Sunday was a rare moment for the Pittsburgh Steelers, during which they had the entirety of their interior offensive line intact. That includes right guard David DeCastro, a former first-round draft pick who missed almost all of his rookie season.
He is entering what is essentially his second season as a starter, and he got off to a fine start against the Cleveland Browns, particularly in pass protection, though he had a few issues in the running game on the move.
On the second play of the game, DeCastro threw a key block to spring wide receiver Antonio Brown for a long catch and run of over 40 yards. After chipping the end, he sprung out to knock the linebacker off his trajectory, which was heading straight for Brown.
Later on the opening drive, he worked a combination block to wall off the left side of the defensive line and get running back Le’Veon Bell out in space off the far right side of the offense. Working against the line, DeCastro peeled off to pick up the linebacker, allowing Bell to get the edge, aided by Brown’s blocking efforts as well.
Toward the end of the first quarter, the Steelers had third and one on their own seven-yard line when DeCastro and Marcus Gilbert crashed inside on the Browns’ defensive line. With some helpful blocking from the tight end and wide receivers, LeGarrette Blount was able to pounce into the end zone virtually untouched.
Following Ben Roethlisberger’s interception and the Browns’ subsequent punt, the Steelers were backed up deep in their own territory. On first down, Pittsburgh pulled both DeCastro and Heath Miller, a play they ran so often during the preseason, with DeCastro absorbing the outside linebacker to help Bell find the edge for a seven-yard gain.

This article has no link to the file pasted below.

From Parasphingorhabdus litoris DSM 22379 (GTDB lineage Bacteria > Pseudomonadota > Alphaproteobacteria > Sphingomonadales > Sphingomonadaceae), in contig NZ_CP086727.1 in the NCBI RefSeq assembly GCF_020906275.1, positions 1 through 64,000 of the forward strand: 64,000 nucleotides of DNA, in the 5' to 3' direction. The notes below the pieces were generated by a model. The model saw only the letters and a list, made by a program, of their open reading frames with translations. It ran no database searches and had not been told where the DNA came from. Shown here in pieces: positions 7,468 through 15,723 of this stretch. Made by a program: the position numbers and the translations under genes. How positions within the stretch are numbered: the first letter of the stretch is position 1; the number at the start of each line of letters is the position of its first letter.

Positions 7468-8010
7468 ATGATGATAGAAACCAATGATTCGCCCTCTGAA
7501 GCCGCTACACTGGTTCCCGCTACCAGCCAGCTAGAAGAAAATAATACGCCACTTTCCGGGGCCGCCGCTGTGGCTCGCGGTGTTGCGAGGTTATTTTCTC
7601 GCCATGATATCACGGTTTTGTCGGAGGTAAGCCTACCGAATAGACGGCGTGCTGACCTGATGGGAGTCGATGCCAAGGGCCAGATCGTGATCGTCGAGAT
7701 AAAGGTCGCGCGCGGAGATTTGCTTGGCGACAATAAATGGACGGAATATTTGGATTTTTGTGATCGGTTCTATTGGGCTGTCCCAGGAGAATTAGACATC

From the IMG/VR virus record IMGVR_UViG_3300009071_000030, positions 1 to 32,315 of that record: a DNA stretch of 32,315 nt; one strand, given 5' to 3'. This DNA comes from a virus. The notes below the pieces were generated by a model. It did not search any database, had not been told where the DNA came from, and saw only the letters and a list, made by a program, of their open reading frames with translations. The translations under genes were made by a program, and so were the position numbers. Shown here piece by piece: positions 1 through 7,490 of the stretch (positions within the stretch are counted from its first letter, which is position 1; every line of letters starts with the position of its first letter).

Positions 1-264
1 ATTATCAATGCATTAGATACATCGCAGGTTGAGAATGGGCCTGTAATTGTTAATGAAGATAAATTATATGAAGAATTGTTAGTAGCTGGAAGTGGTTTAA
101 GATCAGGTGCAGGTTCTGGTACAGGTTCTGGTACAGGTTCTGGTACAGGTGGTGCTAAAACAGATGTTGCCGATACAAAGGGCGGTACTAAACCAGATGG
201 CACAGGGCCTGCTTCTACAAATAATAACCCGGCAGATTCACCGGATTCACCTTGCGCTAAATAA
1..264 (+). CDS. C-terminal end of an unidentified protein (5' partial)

A few plays later, he was looking for something to do in pass protection with the Browns only rushing four. He decided to give Gilbert an assist and knocked the outside linebacker to the ground as he was occupied with the right tackle.
Into the third quarter, the Steelers found themselves in a very similar position as the play following the turnover. Facing a second and nine from their own seven, the Steelers again pulled the right guard and tight end, but this time the outside linebacker got the better of DeCastro, crashing down on his inside shoulder and thus getting him turned, giving the linebacker easy access to the backfield.
As a matter of fact, there were several such plays throughout the afternoon that suffered a similar result. DeCastro had a difficult time navigating to his left on pulls, and a handful of the failed runs of the day were due to this fact. This is but an example of that.
That’s not to say that he struggles in space, however, as seen on Brown’s early long catch and run. He threw a key block late in the game on a long gain on a screen pass to Bell as well, catching the safety to earn the back a few extra yards.